Author:Sunil Mishra,

Publisher:Sristhi Publishers & Distributors


Total Pages:192



Books Description:

Creative Tech has been one of the most successful IT companies in India during the last two decades. Only that it has started faltering of late. In a challenging and tumultuous business set-up, Marshal Scott, a newly hired American CEO, embarks on a transformation journey that starts on a high note, but soon gets entangled with many unexpected issues. The employees experience disenchantment with the demanding leadership, frequent policy changes and cultural conflicts. Satvik, a mid-level manager sees the direct implications of these changes that lead to multiple business disruptions and exits of many of his colleagues. Will things ever be same the again? Can Creative Tech tide over the disruption wave and reclaim its glorious past? What does employment mean for individuals and the corporate in the new digital world? Will the future of work be different from what was perfected after the Industrial Revolution?

Who Will Save the Planet?

Author:Peter McLennan

Publisher:Peter McLennan


Total Pages:200



Books Description:

Fourteen-year-old Jason can’t work out how to get climate change fixed—until he saves the life of the mysterious and powerful Graham. Graham promises a reward, and Jason asks him to do something to stop climate change. The request is caught by the media, so Jason thinks the man’s trapped and has to keep his word. But Graham’s got other ideas. Jason’s got a fight on his hands.

Genome Mapping and Genomics in Animal-Associated Microbes

Author:Vishvanath Nene,Chittaranjan Kole

Publisher:Springer Science & Business Media


Total Pages:237



Books Description:

Achievements and progress in genome mapping and the genomics of microbes supersede by far those for higher plants and animals, in part due to their enormous economic implication but also smaller genome size. In the post-genomic era, whole genome sequences of animal-associated microbes are providing clues to depicting the genetic basis of the complex host-pathogen relationships and the evolution of parasitism; and to improving methods of controlling pathogens. This volume focuses on a globally important group of intracellular prokaryotic pathogens which affect livestock animals. These include Brucella, Mycobacterium, Anaplasma and Ehrlichia, as well as the protozoan pathogens Cryptosporidium and Theileria, for which genome sequence data is available. Insights from comparative genomics of the microbes described provide clues to the adaptation involved in host-microbe interactions, as well as resources potentially useful for application in future research and product development.

The Mammoth Book of Native Americans

Author:Jon E. Lewis



Total Pages:160



Books Description:

Native Americans make up less than one per cent of the total US population but represent half the nation's languages and cultures. Here, in one grand sweep, is the full story of Native American society, culture and religion. Here is everything from the land-based spirituality of their early creation myths and the late rise of Indian Pride, to the 88 uses to which the Sioux put the flesh and bones of the buffalo and the practice of berdache (men adopted as women). The book offers a chronological history of America's indigenous peoples. It covers their dramatic early entry into North America, out of the now submerged continent of Beringia, then in more recent times the 'forgotten wars' of the 16th and 17th centuries, which wiped many tribes from the face of the East Coast, and finally describes to the last struggles of the Cheyenne and the Comanche. Celebrating these peoples' way of life rather than focusing narrowly on the manner of their genocide, it does not ignore uncomfortable facts of the Amerindian past - including the cannibalism believed to have been practised by some tribes and the Native Americans' part in the decimation of North America's buffalo herds.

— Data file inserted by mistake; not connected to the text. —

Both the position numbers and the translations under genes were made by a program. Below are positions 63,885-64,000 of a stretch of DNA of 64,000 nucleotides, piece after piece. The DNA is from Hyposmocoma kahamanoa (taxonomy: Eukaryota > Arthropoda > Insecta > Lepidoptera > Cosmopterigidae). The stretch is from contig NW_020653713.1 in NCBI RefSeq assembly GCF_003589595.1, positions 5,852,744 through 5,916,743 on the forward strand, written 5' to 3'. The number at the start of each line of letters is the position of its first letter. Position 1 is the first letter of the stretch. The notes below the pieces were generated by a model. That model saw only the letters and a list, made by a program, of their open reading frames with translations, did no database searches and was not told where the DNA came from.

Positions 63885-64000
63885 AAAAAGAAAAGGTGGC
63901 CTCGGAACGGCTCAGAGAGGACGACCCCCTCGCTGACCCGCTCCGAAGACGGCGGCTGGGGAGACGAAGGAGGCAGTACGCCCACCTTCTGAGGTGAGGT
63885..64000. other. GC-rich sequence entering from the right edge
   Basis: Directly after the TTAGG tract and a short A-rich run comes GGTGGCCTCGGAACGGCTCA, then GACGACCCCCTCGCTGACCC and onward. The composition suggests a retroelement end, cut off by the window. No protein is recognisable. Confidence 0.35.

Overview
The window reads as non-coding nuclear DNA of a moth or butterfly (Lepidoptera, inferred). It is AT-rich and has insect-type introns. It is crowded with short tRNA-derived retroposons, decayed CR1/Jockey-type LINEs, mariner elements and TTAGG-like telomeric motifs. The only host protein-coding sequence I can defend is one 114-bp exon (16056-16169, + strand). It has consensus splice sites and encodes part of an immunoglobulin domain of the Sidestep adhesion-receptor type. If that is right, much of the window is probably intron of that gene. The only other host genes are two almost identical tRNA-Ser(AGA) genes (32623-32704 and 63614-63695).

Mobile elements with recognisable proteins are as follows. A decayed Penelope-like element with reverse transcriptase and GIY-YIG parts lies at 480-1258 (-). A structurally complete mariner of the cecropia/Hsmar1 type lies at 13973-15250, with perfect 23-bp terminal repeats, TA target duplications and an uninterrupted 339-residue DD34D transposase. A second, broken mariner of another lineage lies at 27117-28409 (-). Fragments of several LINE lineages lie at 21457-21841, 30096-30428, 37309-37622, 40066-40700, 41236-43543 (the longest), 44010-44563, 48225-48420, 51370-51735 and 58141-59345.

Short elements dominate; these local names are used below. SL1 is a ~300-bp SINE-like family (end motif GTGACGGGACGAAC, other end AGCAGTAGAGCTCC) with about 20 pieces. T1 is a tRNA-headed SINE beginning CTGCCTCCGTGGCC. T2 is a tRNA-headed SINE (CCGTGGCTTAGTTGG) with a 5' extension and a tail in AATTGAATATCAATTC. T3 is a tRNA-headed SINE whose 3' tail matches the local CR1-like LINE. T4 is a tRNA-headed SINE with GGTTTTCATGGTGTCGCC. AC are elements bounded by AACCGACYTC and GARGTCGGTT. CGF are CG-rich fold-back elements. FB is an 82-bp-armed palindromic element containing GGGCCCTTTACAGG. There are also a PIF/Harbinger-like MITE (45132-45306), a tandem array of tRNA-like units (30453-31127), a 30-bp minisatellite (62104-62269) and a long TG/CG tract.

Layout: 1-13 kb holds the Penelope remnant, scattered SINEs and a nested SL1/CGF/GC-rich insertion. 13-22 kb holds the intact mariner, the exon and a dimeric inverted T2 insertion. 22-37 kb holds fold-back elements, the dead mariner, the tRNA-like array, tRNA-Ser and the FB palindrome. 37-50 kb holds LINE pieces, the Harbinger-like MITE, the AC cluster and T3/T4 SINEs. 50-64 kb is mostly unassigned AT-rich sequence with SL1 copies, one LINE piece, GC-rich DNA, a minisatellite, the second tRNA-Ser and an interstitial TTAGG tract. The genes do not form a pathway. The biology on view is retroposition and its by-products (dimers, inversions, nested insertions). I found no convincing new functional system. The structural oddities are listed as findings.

The Life and Times of Lokmanya Tilak

Author:Nandini Saraf

Publisher:Prabhat Prakashan


Total Pages:167



Books Description:

The word ÔlokÕ means public and ÔmanyaÕ means accepted.Ê Thus lokmanya means a person who has been accepted by people.Ê In his context it means accepted by people as their leader. ÔLokmanyaÕ Keshav Bal Gangadhar Tilak was recognized by the British as the Father of the Indian National Movement because of activities that stirred feelings of nationalism in the hearts of every Indian. Though his ideals often differed from Mahatma Gandhi, his views regarding crucial matters were sometimes accepted many times by Gandhiji. A revolutionary and social reformer in the true sense of the word, he was a freedom fighter who elicited esteem from all, even his enemies.Ê His indomitable spirit was appreciated by people.Ê He voiced his opinions in speeches and through the newspaper, and everyone especially the British feared his speeches as well as editorials for they provoked Indians to fight for freedom.Ê The British tried to put a ban on them, but did they succeed? The book observes TilakÕsÊ multifaceted personality through the eyes of people.Ê It is a beneficial book for students, scholars and historians alike.

The Arthasastra


Publisher:Hackett Publishing


Total Pages:256



Books Description:

The only extant treatise on statecraft from classical India, the Arthsastra is an invaluable resource for understanding ancient South Asian political thought; it also provides a comprehensive and unparalleled panoramic view of Indian society during the period between the Maurya (320-185 BCE) and Gupta (320-497 CE) empires. This volume offers modern English translations of key selections, organized thematically, from the Arthasastra. A general Introduction briefly traces the arc of ancient South Asian history, explains the classical Indian tradition of statecraft, and discusses the origins and importance of the Arthasastra. Thorough explanatory essays and notes set each excerpt in its intellectual, political, and cultural contexts.